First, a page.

The Geser Fund, an example of Saraa's work, was created in 1993 in order to promote the celebration of the shamanist epic "Geser" in the republic of Buryatia. This was part of a five-year program to re-awaken the consciousness of the people in Southern Siberia to their ancient and precious traditions. This was a necessary move after over a half century of repression of their traditional culture and religion. The history of this repression has much in common with what was experienced by Native Americans before the American people became aware of the importance of their ancient traditions. Now that the original purpose of the fund was finished there is now a new vision, a wider one, to spread knowledge of Siberia, its ecology, shamanism, and traditional culture throughout the world. It will not only include the Buryats in this new program, but also the Mongols, Tuvans, Yakut, Altai, Evenk, and all other Siberian peoples that will join with us.

Siberia is one of the last places in the world that is still relatively untouched by the pressures of modern civilization. Its peoples are still attuned to a way of life that all our ancestors had -- living in balance with their environment. For the many thousands of years in which its native peoples have lived on this land their lifestyle and culture developed a balance with its environment, which allowed them to follow their way of life with minimal damage to their forested mountainous environment. Contrary to common conceptions, Siberia is a rich environment with vast forests, even more vast than the rainforests of South America -- and thousands of species of plants and animals, many of which are scarcely known. This way of life is threatened by pressures from the forestry industry and from modern industrial culture.

The purpose of the Geser Fund is to promote the preservation of the ecology of Siberia and the lifeways of its native peoples. Furthermore it is our purpose to share the ancient wisdom of its cultures, with their traditions with the outside world. The Siberian shamanist philosophy promotes reverence for Father Sky and Mother Earth and all its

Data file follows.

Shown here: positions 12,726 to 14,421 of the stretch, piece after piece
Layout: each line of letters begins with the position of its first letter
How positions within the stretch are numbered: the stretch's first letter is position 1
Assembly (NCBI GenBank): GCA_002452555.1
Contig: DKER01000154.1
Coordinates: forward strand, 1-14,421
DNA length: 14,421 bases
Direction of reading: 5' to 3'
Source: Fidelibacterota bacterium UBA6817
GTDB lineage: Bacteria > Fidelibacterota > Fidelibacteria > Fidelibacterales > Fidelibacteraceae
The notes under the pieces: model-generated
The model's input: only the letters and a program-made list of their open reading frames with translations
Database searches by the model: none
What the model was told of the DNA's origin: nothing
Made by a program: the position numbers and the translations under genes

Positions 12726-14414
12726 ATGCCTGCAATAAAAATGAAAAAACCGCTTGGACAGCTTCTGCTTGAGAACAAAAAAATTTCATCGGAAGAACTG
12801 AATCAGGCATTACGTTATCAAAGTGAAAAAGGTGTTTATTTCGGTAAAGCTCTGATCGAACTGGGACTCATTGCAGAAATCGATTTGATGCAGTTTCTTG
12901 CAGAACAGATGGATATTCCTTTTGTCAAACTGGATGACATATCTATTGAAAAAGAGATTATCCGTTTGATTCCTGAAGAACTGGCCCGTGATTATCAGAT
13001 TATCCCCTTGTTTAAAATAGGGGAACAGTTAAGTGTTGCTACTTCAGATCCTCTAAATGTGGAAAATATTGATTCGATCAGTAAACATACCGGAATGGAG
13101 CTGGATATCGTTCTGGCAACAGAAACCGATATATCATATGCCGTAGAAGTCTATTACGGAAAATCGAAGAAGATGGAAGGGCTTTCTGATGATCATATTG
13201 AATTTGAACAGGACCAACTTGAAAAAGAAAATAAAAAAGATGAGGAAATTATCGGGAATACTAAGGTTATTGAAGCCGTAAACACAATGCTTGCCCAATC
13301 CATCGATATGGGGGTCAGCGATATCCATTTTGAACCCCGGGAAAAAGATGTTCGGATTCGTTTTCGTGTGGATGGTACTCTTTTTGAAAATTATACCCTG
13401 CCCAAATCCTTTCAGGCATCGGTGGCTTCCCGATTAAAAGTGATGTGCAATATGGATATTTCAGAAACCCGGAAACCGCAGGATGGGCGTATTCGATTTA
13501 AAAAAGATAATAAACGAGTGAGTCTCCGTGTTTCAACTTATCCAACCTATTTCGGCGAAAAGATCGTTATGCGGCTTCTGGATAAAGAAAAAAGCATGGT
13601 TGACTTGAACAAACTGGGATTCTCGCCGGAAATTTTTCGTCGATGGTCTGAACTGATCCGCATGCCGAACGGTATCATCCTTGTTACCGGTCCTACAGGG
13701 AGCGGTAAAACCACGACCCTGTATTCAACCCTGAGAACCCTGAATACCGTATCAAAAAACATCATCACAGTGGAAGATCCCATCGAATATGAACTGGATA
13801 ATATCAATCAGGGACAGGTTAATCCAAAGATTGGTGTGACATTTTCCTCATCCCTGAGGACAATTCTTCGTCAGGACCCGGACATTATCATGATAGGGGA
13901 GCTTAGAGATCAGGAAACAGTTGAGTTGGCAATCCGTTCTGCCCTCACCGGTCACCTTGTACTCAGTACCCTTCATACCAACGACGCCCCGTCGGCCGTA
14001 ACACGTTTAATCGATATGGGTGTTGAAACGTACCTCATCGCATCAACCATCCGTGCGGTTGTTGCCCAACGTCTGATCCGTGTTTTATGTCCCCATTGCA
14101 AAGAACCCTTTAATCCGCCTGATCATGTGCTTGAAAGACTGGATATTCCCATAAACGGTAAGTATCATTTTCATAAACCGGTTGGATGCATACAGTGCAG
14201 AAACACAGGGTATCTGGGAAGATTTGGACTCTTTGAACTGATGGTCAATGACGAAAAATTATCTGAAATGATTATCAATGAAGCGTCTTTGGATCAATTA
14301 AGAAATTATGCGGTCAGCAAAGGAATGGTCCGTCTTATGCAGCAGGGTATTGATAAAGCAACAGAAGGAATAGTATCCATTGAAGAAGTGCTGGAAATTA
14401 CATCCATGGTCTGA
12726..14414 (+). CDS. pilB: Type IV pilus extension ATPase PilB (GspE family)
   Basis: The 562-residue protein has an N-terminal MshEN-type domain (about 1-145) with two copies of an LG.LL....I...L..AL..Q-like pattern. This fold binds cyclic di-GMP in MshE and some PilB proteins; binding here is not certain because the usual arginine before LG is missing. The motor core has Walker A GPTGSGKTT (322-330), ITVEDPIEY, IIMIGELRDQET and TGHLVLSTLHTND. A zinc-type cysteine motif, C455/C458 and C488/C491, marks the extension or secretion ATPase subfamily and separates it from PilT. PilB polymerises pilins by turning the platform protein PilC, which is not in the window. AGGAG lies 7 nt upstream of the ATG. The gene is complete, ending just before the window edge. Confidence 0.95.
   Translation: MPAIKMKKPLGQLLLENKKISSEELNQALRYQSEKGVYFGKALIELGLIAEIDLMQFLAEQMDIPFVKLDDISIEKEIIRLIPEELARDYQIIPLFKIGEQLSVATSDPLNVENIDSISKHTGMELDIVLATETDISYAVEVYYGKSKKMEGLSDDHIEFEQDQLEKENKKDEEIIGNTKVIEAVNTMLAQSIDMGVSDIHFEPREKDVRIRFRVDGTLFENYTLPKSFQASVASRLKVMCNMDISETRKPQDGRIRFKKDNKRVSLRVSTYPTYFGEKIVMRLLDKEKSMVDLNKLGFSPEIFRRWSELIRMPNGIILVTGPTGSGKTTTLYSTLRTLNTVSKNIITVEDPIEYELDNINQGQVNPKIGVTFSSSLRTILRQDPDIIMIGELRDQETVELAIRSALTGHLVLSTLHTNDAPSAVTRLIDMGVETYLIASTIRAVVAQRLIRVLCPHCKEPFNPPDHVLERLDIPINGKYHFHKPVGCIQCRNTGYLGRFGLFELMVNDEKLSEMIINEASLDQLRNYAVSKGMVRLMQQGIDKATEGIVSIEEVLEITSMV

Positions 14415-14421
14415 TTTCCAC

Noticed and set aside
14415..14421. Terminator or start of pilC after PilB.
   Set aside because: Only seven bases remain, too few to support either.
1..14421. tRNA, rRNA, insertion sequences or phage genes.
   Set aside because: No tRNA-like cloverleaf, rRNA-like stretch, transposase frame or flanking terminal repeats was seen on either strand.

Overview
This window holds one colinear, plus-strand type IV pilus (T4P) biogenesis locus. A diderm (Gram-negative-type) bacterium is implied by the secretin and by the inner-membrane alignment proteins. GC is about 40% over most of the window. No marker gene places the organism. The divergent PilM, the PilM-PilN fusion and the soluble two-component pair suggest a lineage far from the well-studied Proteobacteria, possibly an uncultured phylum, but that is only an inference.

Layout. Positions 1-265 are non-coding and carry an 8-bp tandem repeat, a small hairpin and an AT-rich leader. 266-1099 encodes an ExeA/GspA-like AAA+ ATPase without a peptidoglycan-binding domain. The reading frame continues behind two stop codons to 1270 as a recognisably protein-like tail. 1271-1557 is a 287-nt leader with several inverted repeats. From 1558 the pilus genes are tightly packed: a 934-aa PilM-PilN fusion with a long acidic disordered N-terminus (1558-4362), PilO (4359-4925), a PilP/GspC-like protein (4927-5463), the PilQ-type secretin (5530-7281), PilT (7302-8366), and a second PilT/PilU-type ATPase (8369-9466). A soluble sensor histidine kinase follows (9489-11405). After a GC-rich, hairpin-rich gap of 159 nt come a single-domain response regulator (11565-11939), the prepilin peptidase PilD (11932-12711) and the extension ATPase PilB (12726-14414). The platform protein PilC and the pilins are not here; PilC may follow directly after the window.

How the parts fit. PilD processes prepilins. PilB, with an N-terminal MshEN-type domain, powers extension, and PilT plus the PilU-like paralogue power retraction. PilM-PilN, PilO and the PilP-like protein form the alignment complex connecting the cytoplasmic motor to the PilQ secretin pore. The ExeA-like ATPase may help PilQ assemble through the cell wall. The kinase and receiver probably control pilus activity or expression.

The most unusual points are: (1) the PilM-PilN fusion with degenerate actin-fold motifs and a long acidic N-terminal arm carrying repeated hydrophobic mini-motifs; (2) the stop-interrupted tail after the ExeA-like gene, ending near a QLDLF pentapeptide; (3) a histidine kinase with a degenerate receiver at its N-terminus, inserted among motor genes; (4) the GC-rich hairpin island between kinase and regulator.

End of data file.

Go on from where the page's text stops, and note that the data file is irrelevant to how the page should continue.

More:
inhabitants, living in balance with nature, and personal responsibility for what happens in the future.

These ideas are embodied in the Geser epic, which is found among the Buryats and other Siberian natives. This epic story in its shamanist form is thousands of years old, and has intriguing parallels to any Native American myths. The hero, Geser, was sent down to earth by the spirits of the upper world to deliver mankind and all living things from extinction. There had been a war among the tengger (sky spirits) motivated by personal selfishness and jealousy, and the world had been polluted from the sky, resulting in fires, disease, mass extinction, starvation, and all manner of suffering. The life of Geser as described in the epic presents all of the major ideas of Siberian shamanism and the ancient oral tradition of this epic was a way of preserving this philosophy for future generations. Now, humankind, similar to the sky spirits, is now threatening itself with the same consequences due to its own selfishness and shortsightedness. The revival of shamanism throughout the world, as in the time of Geser, presents a way of finding a new paradigm for our future.

Sarangerel will be visiting Eugene Oregon on October 7th and 8th to present a workshop on "Healing Techniques of the Siberian Shaman." For more information contact Alida Birch, a shamanic healer practicing in Eugene, (541-686-1610 or Also: Saraa will be discussing and signing her book at Mystic Mountain Bookstore in Corvallis on October 5 at 7pm and at Tsunami Books in Eugene on Oct 6th at 7:30. No charge.